CCE Theses and Dissertations

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Date of Award


Document Type

Dissertation - NSU Access Only

Degree Name

Doctor of Philosophy in Computing Technology in Education (DCTE)


Graduate School of Computer and Information Sciences


Timothy J Ellis

Committee Member

Steven Terrell

Committee Member

Marcie Zaharee


Businesses and governmental agencies are increasingly reliant on virtual teams composed of team members in different location. However, such virtual teams face all the interpersonal challenges inherent in working in a group, plus additional challenges that are a consequence from communicating through electronic methods. Numerous technological tools are available to facilitate electronic communication, and some organizations provide Collaborative Technology Skills Training (CTST) to virtual team members to help them select and use these tools.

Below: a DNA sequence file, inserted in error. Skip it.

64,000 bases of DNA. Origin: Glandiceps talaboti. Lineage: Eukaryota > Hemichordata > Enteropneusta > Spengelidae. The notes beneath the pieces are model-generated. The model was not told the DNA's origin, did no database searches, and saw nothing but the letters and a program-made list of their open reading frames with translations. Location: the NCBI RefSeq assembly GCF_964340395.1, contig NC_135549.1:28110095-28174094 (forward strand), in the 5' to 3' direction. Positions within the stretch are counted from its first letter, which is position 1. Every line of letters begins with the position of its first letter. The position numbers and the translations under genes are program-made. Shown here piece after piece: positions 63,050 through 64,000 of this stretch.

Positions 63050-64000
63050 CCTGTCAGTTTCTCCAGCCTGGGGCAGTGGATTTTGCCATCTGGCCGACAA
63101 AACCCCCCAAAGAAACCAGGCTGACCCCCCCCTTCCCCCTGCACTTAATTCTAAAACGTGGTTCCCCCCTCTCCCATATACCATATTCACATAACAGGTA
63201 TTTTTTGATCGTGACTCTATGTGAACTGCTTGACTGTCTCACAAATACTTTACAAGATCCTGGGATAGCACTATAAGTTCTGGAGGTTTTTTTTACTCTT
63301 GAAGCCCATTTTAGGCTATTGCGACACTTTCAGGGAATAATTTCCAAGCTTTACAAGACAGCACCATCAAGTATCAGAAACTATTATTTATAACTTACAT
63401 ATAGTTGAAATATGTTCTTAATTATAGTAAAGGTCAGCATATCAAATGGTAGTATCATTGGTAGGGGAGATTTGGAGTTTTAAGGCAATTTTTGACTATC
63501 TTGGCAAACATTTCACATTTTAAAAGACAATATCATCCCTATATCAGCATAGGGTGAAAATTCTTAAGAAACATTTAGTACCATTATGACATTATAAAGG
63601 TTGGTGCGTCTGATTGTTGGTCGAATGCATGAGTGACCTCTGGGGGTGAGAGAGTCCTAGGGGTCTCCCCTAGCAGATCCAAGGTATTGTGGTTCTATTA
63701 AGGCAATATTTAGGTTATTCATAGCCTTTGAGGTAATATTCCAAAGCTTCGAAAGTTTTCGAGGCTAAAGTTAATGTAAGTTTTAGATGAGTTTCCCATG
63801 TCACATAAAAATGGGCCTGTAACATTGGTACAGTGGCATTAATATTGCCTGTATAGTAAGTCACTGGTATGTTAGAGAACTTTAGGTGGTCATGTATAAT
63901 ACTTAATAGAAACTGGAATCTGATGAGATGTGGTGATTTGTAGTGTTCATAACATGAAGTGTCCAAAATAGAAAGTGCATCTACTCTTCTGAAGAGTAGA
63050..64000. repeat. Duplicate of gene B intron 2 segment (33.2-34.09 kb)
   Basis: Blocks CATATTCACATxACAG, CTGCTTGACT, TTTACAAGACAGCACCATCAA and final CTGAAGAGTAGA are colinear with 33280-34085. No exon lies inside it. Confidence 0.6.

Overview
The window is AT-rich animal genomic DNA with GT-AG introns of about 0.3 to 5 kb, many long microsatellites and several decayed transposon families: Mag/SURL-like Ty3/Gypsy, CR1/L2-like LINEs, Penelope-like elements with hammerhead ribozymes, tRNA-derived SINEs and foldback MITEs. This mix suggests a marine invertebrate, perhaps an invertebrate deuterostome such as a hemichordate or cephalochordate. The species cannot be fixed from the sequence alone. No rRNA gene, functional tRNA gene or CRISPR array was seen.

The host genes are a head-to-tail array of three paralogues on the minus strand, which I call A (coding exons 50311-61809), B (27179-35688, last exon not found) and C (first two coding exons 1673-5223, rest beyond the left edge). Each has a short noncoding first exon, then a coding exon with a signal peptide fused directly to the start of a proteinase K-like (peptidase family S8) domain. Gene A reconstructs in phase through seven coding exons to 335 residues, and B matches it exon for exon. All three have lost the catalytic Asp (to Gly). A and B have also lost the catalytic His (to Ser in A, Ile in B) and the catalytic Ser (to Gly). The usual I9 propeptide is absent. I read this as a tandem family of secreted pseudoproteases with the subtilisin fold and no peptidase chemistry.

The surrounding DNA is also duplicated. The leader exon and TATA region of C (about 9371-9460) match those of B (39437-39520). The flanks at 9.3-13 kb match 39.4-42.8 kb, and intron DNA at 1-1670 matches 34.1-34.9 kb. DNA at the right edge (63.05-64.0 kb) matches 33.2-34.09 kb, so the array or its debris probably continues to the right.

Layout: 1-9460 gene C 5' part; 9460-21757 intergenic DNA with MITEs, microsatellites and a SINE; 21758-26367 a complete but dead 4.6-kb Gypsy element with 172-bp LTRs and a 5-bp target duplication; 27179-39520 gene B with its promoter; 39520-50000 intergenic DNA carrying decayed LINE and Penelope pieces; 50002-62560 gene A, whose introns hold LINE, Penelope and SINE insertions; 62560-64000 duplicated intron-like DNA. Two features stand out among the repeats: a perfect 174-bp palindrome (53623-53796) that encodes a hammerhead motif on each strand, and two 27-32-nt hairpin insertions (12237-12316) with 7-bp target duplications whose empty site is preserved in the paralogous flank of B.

In this study, the researcher investigated whether CTST improves virtual team effectiveness by quantifying relationships between CTST and five components of team effectiveness: knowledge sharing, trust, cohesion, performance, and satisfaction. The researcher designed a survey based on an extensive literature review to allow respondents to quantify and describe their virtual team experiences, including information on any CTST they received and their perceptions of the five components of team effectiveness. Prior to the main research study, a panel of experts used the Delphi method to evaluate the survey, commenting on structure, content, and applicability to the research questions. The researcher then evaluated the temporal reliability and internal reliability of the survey. For the research study, the researcher invited over 1000 members of virtual teams to complete the online, self-report survey. Data were analyzed using MANOVA to investigate and confirm that CTST significantly affected components of team effectiveness. Results of this study can be used to improve CTST, thereby increasing the effectiveness of virtual teams.

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